Normally, this is the time I start thinking about growing things, the time when I plan my garden. This year, that isn't happening, because I've given the garden up in order to have time to teach without giving up anything else. I'm going to miss it.

But I don't regret it.

I thought I might at first. I enjoy working with the soil, planting things and watching them grow. I like canning and freezing and preserving the bounty, and sharing it with friends and neighbors. And there was always so much to share. Besides, the joy of the local food bank staff every time I made a delivery warmed me even when the sun failed to.

I liked providing for people in this way that seems so rare now, by putting fresh food grown in walking distance on tables, both mine and others. It filled the spaces in myself that I created when I left a high-paying corporate technology job to stay home and raise my child. It felt like work, which helped me justify spending time there rather than playing at my writing. Because the writing is play, even when it's not going well.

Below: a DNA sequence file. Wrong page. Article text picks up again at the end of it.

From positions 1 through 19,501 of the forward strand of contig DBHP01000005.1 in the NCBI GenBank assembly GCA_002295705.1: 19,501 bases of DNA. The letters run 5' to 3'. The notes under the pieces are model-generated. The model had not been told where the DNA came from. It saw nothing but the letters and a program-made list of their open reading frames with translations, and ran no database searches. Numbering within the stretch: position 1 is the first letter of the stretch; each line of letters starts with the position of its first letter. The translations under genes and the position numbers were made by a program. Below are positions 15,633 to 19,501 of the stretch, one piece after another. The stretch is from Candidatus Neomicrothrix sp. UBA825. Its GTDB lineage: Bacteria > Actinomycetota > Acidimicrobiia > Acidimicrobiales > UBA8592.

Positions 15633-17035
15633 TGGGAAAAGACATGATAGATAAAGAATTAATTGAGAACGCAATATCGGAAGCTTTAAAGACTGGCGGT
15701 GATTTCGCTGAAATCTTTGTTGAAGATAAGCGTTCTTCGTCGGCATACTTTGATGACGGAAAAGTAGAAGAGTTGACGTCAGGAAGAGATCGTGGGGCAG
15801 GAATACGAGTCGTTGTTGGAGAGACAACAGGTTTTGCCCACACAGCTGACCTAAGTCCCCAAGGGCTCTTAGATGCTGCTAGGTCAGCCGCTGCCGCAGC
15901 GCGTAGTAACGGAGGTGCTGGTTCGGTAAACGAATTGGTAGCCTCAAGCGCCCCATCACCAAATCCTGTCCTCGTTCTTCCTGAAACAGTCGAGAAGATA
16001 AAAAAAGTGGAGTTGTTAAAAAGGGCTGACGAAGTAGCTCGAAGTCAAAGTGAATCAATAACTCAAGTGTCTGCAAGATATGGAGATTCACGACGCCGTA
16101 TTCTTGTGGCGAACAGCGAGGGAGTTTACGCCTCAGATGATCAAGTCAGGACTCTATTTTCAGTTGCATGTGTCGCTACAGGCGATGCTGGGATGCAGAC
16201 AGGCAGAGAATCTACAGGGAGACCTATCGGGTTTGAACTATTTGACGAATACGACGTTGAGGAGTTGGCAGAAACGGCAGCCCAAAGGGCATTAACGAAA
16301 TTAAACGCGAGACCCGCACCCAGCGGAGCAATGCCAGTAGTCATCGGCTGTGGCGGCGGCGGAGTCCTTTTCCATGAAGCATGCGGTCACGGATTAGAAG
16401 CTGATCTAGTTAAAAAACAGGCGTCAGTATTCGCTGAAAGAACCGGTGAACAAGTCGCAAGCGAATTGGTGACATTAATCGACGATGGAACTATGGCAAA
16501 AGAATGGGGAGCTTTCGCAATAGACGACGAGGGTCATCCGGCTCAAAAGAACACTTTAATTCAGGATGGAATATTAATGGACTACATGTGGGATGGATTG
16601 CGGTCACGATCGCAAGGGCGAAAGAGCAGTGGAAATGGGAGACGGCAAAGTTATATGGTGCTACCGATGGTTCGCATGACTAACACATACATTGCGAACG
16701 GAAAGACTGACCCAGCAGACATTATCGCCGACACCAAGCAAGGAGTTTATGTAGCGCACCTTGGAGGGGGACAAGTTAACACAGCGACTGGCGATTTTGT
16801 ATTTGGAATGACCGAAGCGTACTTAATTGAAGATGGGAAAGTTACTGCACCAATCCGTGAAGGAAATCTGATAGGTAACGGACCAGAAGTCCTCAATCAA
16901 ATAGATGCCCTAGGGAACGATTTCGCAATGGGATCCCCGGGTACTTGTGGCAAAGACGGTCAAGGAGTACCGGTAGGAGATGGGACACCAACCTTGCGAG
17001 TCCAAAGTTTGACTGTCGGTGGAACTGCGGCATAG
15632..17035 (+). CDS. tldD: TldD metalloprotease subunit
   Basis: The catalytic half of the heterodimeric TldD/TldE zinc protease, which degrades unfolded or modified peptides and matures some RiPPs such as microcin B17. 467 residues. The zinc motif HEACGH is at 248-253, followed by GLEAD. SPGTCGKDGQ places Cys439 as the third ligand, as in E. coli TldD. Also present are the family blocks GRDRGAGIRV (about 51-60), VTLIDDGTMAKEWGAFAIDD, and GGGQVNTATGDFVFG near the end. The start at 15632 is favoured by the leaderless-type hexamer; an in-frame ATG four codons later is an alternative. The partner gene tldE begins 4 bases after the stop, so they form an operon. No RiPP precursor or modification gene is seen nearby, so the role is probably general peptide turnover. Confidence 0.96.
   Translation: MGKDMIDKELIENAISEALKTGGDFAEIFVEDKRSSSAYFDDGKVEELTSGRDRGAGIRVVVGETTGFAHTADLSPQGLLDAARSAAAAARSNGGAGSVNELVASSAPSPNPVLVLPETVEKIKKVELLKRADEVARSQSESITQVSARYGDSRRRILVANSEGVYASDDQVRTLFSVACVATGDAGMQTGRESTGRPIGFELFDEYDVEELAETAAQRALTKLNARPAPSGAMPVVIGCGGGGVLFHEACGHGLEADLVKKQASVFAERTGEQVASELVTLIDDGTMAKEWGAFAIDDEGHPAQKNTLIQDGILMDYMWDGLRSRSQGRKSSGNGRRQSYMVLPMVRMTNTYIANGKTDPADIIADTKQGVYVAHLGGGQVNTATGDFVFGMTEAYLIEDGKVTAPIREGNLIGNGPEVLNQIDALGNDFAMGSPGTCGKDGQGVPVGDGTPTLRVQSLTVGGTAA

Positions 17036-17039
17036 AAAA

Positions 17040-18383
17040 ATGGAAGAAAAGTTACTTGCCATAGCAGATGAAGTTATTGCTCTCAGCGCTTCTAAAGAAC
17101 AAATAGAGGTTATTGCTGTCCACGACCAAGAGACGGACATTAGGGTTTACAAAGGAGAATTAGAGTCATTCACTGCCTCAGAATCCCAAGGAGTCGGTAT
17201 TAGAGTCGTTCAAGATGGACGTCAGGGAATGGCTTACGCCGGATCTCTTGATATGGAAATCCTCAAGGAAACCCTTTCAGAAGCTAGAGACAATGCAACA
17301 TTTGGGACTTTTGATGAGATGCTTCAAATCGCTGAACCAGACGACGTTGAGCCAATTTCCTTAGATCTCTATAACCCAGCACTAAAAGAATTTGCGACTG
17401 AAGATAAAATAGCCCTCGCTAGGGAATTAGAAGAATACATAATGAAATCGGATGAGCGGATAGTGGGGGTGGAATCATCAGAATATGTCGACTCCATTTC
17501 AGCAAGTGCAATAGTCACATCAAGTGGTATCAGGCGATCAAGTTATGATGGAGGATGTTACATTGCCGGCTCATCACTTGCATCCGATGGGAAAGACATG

What I come back to, however, is that it felt like work. In a way that even the teaching, even on the most trying days, just doesn't – despite assurances that I've been given a particularly trying group of kids.

So this year, I'm tending different gardens and watching different fruit grow. I'll probably have to wait longer to reap my harvest, and some of it I will need to leave for someone else to gather. I don't mind. I still get the joy of watching my gardens thrive.